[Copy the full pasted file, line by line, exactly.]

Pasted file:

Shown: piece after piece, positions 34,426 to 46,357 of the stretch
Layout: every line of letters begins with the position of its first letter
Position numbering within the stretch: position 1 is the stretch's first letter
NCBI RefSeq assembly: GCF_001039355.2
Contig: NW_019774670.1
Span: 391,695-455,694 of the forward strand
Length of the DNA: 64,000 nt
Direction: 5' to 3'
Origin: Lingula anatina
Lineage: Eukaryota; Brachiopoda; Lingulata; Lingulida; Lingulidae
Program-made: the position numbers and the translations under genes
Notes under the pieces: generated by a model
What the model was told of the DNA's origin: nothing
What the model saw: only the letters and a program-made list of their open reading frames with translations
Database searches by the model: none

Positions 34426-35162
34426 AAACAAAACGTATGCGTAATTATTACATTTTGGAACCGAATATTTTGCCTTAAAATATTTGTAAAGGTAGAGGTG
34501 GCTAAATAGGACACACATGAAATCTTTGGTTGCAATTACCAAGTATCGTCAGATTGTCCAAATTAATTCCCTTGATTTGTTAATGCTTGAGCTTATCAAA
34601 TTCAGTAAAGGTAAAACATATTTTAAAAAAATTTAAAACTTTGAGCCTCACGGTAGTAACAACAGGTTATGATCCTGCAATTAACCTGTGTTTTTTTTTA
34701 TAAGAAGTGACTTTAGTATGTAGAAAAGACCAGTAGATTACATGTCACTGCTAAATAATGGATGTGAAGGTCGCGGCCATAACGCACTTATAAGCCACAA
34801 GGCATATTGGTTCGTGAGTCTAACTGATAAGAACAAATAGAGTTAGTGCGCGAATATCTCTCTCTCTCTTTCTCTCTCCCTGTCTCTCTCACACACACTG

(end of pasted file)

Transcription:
Shown: piece after piece, positions 34,426 to 46,357 of the stretch
Layout: every line of letters begins with the position of its first letter
Position numbering within the stretch: position 1 is the stretch's first letter
NCBI RefSeq assembly: GCF_001039355.2
Contig: NW_019774670.1
Span: 391,695-455,694 of the forward strand
Length of the DNA: 64,000 nt
Direction: 5' to 3'
Origin: Lingula anatina
Lineage: Eukaryota; Brachiopoda; Lingulata; Lingulida; Lingulidae
Program-made: the position numbers and the translations under genes
Notes under the pieces: generated by a model
What the model was told of the DNA's origin: nothing
What the model saw: only the letters and a program-made list of their open reading frames with translations
Database searches by the model: none

Positions 34426-35162
34426 AAACAAAACGTATGCGTAATTATTACATTTTGGAACCGAATATTTTGCCTTAAAATATTTGTAAAGGTAGAGGTG
34501 GCTAAATAGGACACACATGAAATCTTTGGTTGCAATTACCAAGTATCGTCAGATTGTCCAAATTAATTCCCTTGATTTGTTAATGCTTGAGCTTATCAAA
34601 TTCAGTAAAGGTAAAACATATTTTAAAAAAATTTAAAACTTTGAGCCTCACGGTAGTAACAACAGGTTATGATCCTGCAATTAACCTGTGTTTTTTTTTA
34701 TAAGAAGTGACTTTAGTATGTAGAAAAGACCAGTAGATTACATGTCACTGCTAAATAATGGATGTGAAGGTCGCGGCCATAACGCACTTATAAGCCACAA
34801 GGCATATTGGTTCGTGAGTCTAACTGATAAGAACAAATAGAGTTAGTGCGCGAATATCTCTCTCTCTCTTTCTCTCTCCCTGTCTCTCTCACACACACTG